cartridg e casing, and the gun because, he says, the State did
    not establish a proper chain of custody. Specifically, Craft
    alleges :
    “As shown in Issue I, it was harmful error
    violatin g Defendant Craft’s Constitutional right to
    confront and cross-examine witnesses to allow Mr.
    Wheeler’s deposition testimony to be submitted to
    the jury as evidence. Without Mr. Wheeler, the
    State has a missing link in it s chain of custody and
    i t was erroneous to admit any evidence regarding the
    bulle t and cartridge casing. Likewise, without the
    bulle t and cartridge casing, it was error to admit
    any evidence regarding the gun as there is no link
    or relevance of the gun i f i t cannot be connected to
    the bullet and/or cartridge casing.”
    14 CR-09-0980
    Craft’ s brief, at 26-27 (footnotes omitted).
    Craft’ s entire chain-of-custody argument i s base d on hi s
    allegatio n that the admission of Wheeler’s deposition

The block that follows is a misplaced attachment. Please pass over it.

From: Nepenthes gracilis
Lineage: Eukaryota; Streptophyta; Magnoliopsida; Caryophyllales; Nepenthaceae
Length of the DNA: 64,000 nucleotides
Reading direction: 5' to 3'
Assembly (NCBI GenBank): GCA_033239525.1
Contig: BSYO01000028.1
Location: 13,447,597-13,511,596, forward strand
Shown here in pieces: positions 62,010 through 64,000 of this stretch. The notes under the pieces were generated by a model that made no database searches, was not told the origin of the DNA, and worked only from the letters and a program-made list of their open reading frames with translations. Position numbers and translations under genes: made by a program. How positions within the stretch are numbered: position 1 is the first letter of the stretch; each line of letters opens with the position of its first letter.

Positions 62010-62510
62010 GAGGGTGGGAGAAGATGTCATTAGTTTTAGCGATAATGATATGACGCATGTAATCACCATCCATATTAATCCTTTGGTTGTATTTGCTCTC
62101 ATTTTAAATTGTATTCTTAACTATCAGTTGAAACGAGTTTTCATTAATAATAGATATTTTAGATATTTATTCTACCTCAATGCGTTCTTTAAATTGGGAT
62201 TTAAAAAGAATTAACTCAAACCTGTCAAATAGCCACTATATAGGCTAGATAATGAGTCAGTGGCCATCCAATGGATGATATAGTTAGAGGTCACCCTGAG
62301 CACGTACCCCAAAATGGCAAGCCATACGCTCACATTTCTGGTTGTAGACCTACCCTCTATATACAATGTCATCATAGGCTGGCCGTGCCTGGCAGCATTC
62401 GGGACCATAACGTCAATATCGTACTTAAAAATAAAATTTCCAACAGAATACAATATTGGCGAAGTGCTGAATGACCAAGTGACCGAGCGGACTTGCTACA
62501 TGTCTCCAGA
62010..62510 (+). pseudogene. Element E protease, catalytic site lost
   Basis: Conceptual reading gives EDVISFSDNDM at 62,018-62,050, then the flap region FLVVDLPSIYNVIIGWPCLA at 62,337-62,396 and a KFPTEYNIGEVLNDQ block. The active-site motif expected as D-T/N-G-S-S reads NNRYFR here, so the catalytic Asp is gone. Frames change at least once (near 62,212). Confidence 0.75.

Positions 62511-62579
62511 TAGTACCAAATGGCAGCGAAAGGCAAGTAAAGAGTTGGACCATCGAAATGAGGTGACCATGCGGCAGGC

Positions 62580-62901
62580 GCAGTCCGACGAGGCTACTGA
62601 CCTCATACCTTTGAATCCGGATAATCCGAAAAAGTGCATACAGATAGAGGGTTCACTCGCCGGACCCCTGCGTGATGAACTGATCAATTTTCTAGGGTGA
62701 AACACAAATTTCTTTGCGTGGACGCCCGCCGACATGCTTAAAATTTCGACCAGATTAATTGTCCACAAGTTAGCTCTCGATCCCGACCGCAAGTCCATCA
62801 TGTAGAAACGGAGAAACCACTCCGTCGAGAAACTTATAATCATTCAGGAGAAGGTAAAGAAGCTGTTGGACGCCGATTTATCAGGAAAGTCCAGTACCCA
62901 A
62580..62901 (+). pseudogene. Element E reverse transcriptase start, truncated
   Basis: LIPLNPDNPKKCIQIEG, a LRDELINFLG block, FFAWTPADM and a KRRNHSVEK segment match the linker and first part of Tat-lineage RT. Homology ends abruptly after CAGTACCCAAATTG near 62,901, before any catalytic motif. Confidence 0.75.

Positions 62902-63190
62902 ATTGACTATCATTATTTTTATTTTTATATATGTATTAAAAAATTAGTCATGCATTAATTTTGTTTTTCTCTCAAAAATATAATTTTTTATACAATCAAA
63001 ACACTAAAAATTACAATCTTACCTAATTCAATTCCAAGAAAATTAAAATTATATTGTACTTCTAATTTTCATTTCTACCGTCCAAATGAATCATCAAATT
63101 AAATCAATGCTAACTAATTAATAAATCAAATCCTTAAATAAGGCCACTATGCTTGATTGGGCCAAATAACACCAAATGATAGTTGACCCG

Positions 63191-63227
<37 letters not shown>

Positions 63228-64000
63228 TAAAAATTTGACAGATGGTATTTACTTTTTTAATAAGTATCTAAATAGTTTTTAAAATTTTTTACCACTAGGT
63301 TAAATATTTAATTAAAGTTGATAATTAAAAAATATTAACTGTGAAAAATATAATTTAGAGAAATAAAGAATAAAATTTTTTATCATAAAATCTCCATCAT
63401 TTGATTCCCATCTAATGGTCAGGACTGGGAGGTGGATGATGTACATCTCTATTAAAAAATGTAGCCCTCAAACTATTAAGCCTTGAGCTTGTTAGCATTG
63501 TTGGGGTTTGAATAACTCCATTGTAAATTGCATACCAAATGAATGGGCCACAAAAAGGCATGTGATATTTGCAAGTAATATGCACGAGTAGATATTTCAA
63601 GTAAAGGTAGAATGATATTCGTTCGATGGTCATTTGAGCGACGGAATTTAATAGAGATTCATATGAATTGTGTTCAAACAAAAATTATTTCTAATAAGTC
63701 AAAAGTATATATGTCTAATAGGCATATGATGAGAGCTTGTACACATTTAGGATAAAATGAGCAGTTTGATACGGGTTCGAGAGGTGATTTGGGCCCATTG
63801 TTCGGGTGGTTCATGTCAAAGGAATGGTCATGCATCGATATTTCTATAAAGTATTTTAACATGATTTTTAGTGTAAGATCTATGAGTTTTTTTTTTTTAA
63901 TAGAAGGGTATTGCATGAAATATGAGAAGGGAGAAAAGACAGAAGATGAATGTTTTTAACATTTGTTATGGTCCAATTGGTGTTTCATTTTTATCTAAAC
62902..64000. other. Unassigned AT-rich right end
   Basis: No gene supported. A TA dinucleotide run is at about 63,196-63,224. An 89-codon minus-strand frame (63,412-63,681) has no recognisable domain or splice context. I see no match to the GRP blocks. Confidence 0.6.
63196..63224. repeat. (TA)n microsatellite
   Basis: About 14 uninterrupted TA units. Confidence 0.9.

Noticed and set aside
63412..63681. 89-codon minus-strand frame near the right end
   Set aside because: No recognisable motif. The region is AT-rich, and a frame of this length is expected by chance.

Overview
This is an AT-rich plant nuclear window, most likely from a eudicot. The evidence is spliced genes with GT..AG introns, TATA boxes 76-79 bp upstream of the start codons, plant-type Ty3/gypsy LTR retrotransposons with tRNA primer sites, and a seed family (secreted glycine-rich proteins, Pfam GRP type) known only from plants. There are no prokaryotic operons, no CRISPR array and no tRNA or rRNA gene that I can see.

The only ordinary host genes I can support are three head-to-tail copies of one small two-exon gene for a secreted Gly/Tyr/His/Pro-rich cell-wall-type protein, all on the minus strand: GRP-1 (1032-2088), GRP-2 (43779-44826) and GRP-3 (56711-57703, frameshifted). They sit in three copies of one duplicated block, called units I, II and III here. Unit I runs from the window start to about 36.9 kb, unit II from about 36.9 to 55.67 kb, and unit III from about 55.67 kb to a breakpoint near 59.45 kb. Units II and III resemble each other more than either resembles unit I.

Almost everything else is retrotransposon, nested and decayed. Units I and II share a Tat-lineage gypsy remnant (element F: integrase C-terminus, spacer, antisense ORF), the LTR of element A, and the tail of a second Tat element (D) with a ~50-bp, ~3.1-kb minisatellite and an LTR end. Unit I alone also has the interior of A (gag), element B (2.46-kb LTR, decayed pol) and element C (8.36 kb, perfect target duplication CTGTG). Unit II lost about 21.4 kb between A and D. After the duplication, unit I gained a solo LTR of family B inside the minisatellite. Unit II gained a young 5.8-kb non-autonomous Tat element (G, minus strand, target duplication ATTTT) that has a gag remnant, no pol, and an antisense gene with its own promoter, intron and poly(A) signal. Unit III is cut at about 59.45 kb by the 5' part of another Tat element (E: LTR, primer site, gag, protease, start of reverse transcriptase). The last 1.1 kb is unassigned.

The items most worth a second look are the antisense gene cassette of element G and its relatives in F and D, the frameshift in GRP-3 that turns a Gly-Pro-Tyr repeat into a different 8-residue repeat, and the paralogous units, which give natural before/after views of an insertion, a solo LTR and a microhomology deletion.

testimony was in error. We throughly addressed that
    allegatio n in par t I and found that there was no reversibl e
    erro r in the admission of Wheeler’s testimony. Therefore,
    Wheeler was not a missing link in th e chai n of custody and,
    thus, Craft’s argument i s withou t merit.
    III .
    Next, Craft alleges that the trial court committed
    reversibl e error by allowing Judith Jones, Craft’s former
    wife , to testif y as t o certai n communications made by Craf t t o
    Jones during their marriage. Specifically, Craft alleges that
    the trial court erred in holding that the husband-wife
    privileg e did no t apply to those communications.
    Rule 504, Ala . R. Evid., provides:
    “(a) Definition of ‘confidential ‘ communication.
    A communication is ‘confidential’ i f i t i s made
    during marriage privately by any person to that
    person’s spouse and i s no t intended for disclosur e
    to any other person.
    “(b) General rule of privilege . In any civi l or
    crimina l proceeding, a person has a privilege to
    refuse to testify , or to prevent any person from
    15 CR-09-0980
    testifying , as to any confidential communication
    made by one spouse to the other during the marriage.